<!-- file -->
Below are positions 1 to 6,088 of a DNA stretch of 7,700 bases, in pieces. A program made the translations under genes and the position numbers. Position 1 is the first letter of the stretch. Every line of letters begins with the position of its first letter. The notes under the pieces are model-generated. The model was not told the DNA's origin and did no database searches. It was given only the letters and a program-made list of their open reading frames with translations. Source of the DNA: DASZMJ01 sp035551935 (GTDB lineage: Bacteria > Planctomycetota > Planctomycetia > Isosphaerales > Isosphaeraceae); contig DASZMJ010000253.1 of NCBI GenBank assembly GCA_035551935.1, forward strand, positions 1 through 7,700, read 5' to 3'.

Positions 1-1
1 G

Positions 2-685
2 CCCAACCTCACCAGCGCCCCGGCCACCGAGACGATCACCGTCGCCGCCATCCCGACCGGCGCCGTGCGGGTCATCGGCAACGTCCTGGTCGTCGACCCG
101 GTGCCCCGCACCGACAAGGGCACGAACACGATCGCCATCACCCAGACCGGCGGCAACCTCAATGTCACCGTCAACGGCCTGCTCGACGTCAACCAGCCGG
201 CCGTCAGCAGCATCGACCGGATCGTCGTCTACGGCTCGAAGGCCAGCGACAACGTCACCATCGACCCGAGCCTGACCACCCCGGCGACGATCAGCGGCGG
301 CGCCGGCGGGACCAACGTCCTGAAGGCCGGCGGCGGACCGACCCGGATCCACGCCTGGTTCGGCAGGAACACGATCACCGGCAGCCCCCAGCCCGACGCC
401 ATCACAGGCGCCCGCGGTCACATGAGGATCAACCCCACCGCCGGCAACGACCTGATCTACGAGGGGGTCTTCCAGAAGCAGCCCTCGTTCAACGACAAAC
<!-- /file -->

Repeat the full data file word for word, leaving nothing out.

Below are positions 1 to 6,088 of a DNA stretch of 7,700 bases, in pieces. A program made the translations under genes and the position numbers. Position 1 is the first letter of the stretch. Every line of letters begins with the position of its first letter. The notes under the pieces are model-generated. The model was not told the DNA's origin and did no database searches. It was given only the letters and a program-made list of their open reading frames with translations. Source of the DNA: DASZMJ01 sp035551935 (GTDB lineage: Bacteria > Planctomycetota > Planctomycetia > Isosphaerales > Isosphaeraceae); contig DASZMJ010000253.1 of NCBI GenBank assembly GCA_035551935.1, forward strand, positions 1 through 7,700, read 5' to 3'.

Positions 1-1
1 G

Positions 2-685
2 CCCAACCTCACCAGCGCCCCGGCCACCGAGACGATCACCGTCGCCGCCATCCCGACCGGCGCCGTGCGGGTCATCGGCAACGTCCTGGTCGTCGACCCG
101 GTGCCCCGCACCGACAAGGGCACGAACACGATCGCCATCACCCAGACCGGCGGCAACCTCAATGTCACCGTCAACGGCCTGCTCGACGTCAACCAGCCGG
201 CCGTCAGCAGCATCGACCGGATCGTCGTCTACGGCTCGAAGGCCAGCGACAACGTCACCATCGACCCGAGCCTGACCACCCCGGCGACGATCAGCGGCGG
301 CGCCGGCGGGACCAACGTCCTGAAGGCCGGCGGCGGACCGACCCGGATCCACGCCTGGTTCGGCAGGAACACGATCACCGGCAGCCCCCAGCCCGACGCC
401 ATCACAGGCGCCCGCGGTCACATGAGGATCAACCCCACCGCCGGCAACGACCTGATCTACGAGGGGGTCTTCCAGAAGCAGCCCTCGTTCAACGACAAAC